A long read - some good stories, some good OSHY history, some good lessons

Top 10 Workouts – OSHY 2000-2020

Over the last 20 years we have had 10,000+ workouts. With time on my hands I tried to pick out the “best” of them. In general, workouts are great partially because of what is done in the workout and partially because of how the workout affects the future. Because of that more of these are from a while ago because there has been more time to see how they changed people / groups. 10 years from now the list will include more of today’s workouts.


Reading what is written I realized that this is more than a list of individual workouts. It is a glimpse into the philosophy of the program and what is emphasized daily. While the names of the swimmers may be foreign to you and many of the workouts happen long ago, each speaks to something that is important in the OSHY program. The seeds of the success of the OSHY swimmers both in and out of the pool are in the stories below. I hope you enjoy.



November 13, 2008 – AM workout. We started at 5:15 AM in those days. It was going to be a pretty quiet morning. The high school girls state meet was in 2 days, so most of the group was going to be resting up at home. As a walked out on deck, I saw Abbey. Surprised I said, “Abbey, Happy Birthday (it was her 17th birthday). What are you doing here?” She responded, “It is my birthday. I love swimming more than anything else and I want to start my day swimming.” She got no argument from me. Abbey was the heart and soul of the team from the time she was about 13 to when she graduated. She loved to swim. It didn’t matter where; it didn’t matter when. THE BEST LOVE TO SWIM.


While they don’t keep such records, I am pretty sure that no one ever swam more relays in the history of YMCA Nationals than Abbey. She swam 54 relays (out of a possible 55) over the course of 11 Y Nationals. Out of those 54 relays they finaled 38 times. Again, I can’t imagine too many ever had more relay finals.



Late December 2000 - Most years, with the schedule permitting, the OSHY team does the “All-Team Yardage Challenge” over the winter break. The idea of the Challenge is to take the year, add 2 zeros to the number, and then have the team swim that many yards. For example, in 2015 the team would have to swim 201,500 yards. If 50 people show up each person must swim about 4000 yards. If 100 people show up each person only must swim about 2000 yards. The more people that show up the less each person must do. The idea of the workout is to remind people that when you are a part of a team if you slack off someone else must do the work for you. When you have a whole team, showing up and putting out effort, it is easier for everyone.


In the winter of 2000-01 the All Team Yardage Challenge was set at 200,100 yards. The team was smaller than it is today. When the workout began there were 18 swimmers on deck. To be successful that day we had to average over 11,000 per swimmer, probably a little more to make up for the weakest swimmer, me. The best two OSHY swimmers decided to go 30 x 400 on 6:00. When they finished, we still weren’t done, so they continued and did 4 more until we got to 200,100.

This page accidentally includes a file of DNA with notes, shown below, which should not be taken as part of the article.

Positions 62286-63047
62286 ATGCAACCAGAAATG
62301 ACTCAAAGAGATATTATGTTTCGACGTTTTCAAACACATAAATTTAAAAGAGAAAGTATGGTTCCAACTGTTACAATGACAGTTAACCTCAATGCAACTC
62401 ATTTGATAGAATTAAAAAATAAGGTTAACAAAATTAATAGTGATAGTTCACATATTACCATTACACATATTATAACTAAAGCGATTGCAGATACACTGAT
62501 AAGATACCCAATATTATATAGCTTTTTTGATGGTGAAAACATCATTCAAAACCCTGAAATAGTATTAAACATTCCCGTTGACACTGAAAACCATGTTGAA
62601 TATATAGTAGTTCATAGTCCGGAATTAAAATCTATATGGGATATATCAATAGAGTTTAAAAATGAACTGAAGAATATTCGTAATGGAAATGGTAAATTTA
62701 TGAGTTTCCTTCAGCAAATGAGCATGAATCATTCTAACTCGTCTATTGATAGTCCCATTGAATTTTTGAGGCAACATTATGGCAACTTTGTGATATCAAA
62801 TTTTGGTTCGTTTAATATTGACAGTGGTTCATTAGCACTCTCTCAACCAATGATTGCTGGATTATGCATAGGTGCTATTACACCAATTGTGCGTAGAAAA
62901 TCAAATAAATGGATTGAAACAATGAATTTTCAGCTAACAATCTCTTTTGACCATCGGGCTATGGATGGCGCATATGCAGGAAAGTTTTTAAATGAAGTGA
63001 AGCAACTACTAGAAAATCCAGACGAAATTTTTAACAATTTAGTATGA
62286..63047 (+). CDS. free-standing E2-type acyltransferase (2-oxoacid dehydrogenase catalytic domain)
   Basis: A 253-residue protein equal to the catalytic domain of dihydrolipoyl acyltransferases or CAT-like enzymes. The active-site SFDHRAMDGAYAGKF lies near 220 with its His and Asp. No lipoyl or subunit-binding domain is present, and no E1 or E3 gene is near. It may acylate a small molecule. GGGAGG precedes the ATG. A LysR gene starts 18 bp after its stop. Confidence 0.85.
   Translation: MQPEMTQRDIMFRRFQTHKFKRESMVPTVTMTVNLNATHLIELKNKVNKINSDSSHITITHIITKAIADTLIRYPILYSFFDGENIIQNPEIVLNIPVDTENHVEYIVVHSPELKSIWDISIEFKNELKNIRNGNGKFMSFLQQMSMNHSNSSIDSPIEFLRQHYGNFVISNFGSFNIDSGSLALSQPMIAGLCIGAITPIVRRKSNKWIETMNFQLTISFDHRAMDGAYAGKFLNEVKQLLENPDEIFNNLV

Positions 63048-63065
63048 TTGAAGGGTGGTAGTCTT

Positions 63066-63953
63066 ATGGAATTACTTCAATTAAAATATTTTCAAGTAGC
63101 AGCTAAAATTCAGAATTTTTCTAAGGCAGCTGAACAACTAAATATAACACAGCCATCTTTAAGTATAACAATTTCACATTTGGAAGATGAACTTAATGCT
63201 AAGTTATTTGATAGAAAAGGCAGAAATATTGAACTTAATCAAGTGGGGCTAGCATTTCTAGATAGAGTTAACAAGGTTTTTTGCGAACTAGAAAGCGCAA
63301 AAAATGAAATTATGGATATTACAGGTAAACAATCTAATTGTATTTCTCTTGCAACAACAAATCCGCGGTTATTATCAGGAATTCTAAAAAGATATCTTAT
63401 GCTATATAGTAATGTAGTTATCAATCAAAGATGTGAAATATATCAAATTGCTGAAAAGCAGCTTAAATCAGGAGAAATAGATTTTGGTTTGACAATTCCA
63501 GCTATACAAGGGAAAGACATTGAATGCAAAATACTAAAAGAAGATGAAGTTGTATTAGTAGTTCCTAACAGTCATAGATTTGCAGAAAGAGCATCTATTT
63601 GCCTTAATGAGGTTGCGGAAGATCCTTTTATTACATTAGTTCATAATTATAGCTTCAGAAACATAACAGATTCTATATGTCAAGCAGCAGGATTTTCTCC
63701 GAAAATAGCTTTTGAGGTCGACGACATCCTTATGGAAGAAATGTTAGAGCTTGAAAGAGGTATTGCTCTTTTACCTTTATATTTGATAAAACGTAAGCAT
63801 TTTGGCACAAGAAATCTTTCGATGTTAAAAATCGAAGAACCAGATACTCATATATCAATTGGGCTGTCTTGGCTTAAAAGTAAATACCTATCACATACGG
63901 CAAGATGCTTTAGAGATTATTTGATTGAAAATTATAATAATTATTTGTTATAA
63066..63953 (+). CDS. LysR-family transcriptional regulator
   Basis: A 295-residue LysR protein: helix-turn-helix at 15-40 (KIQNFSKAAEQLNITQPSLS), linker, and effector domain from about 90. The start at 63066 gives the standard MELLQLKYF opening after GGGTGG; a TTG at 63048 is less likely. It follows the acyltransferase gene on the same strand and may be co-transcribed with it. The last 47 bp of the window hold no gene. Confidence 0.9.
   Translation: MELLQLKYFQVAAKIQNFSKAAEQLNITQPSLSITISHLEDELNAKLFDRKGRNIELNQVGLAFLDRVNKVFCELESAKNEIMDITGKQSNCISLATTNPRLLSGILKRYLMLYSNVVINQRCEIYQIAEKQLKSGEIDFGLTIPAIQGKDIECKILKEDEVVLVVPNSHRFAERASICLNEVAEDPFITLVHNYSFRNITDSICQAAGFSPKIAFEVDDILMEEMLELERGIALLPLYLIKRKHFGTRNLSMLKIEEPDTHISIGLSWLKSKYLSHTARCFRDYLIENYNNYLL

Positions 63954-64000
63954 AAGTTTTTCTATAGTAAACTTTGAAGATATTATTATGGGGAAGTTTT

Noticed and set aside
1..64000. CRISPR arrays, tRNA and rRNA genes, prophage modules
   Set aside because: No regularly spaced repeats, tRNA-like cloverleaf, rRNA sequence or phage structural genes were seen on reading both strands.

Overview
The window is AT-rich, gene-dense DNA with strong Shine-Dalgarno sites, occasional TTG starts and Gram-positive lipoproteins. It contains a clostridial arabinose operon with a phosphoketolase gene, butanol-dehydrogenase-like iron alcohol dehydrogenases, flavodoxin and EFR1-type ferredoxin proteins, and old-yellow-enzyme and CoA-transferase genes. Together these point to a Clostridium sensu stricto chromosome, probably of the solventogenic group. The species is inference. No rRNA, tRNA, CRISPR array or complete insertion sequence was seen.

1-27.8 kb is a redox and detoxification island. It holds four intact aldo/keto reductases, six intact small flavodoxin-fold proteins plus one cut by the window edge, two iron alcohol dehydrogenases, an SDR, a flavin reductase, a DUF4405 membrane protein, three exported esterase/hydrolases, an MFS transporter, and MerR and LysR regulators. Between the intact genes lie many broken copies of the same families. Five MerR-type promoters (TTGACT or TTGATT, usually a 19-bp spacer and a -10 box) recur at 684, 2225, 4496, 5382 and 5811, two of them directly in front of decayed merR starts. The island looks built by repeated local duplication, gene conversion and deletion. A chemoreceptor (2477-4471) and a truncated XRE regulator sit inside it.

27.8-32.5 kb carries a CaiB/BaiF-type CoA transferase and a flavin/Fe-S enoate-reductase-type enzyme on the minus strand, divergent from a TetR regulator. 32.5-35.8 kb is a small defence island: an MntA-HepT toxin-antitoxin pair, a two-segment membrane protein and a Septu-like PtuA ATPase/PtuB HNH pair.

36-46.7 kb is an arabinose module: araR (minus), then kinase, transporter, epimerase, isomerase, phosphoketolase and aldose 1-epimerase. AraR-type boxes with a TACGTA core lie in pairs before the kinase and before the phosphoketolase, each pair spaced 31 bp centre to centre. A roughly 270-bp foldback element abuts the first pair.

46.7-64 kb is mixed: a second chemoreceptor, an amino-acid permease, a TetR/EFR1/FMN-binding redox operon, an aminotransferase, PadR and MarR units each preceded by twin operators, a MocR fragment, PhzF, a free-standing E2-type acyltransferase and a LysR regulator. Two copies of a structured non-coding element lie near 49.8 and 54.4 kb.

Teams ebb and flow with their commitment to each other. Nothing is ever perfect. That workout turned the tide with that group of swimmers and families helping creating the foundational belief that one swimmer’s effort (or lack thereof) has a direct impact on the rest of the group. A rising tide lifts all boats.




In 2008 we had a group of Senior swimmers that thrived on anything that was a challenge. As we set off for camp with 24 OSHY swimmers, we made the decision to push anything a little further. Upon arrival we did the traditional swim across the lake, followed by a meal Lee prepared for us. After dinner we gathered for a meeting to outline the week. The days were as follows – camp, Grand Portage, camp, camp, travel home. As the meeting was concluding we pushed, “And you have to get all your food for the week, on your own, without a vehicle.” There was disbelief. After the shock wore off, they created their plan. 3 groups of 8, one group for each of the 3 camp days. Each morning would start with one group of 8 heading into town. 4 would run the 5 miles into town and do the shopping. The other 4 would hike into town with backpacks. By the time the running 4 finished the shopping, the hiking 4 would have arrived at Zups. They would pack all the food into the backpacks and then all hike back together. All this had to get done before 9 AM when “normal” activities would begin. “Normal” days were non-stop (nothing has really changed over the years.) The toughest day was the day after the Grand Portage (a 17-mile hike).  The 10-mile jaunt early the next morning was rough. The vans were pretty quiet when we climbed in to come home at end of the week.




Saturday, October 22, 2005 – Friday night at practice the Senior group was told that Saturday’s workout would not be in the pool. At 6 AM they needed to meet at the YMCA, ready to do an outdoor activity for about 6 hours. No other information. The next morning about 20 swimmers were ready to go at 6 AM, literally and figuratively, completely in the dark. We had employed a few parents to drive not sharing a clue with them either. We drove and drove and drove. After what seemed to the swimmers like forever, we stopped, piled out of the cars, at a place on a path that no one had ever seen before. As the parent’s cars drove away, the instructions to the dumbfounded swimmers were, “Follow the path. It will lead us home.” We were 20 miles out on the Wiouwash Trail with only the food and water we had brought with us. Swimmers and coaches spent the next 5 + hours on a grey chilly day hiking home.  We had no options, we had no cell phones, we just had to walk. We talked, shared stories, sang, made fun of each other, found an abandon kitten, and bonded. Complaining or feeling sorry for one’s self had no place on the hike. No one wanted to hear it and it wasn’t going to help us get home any quicker. That workout set the tone for the rest of the year.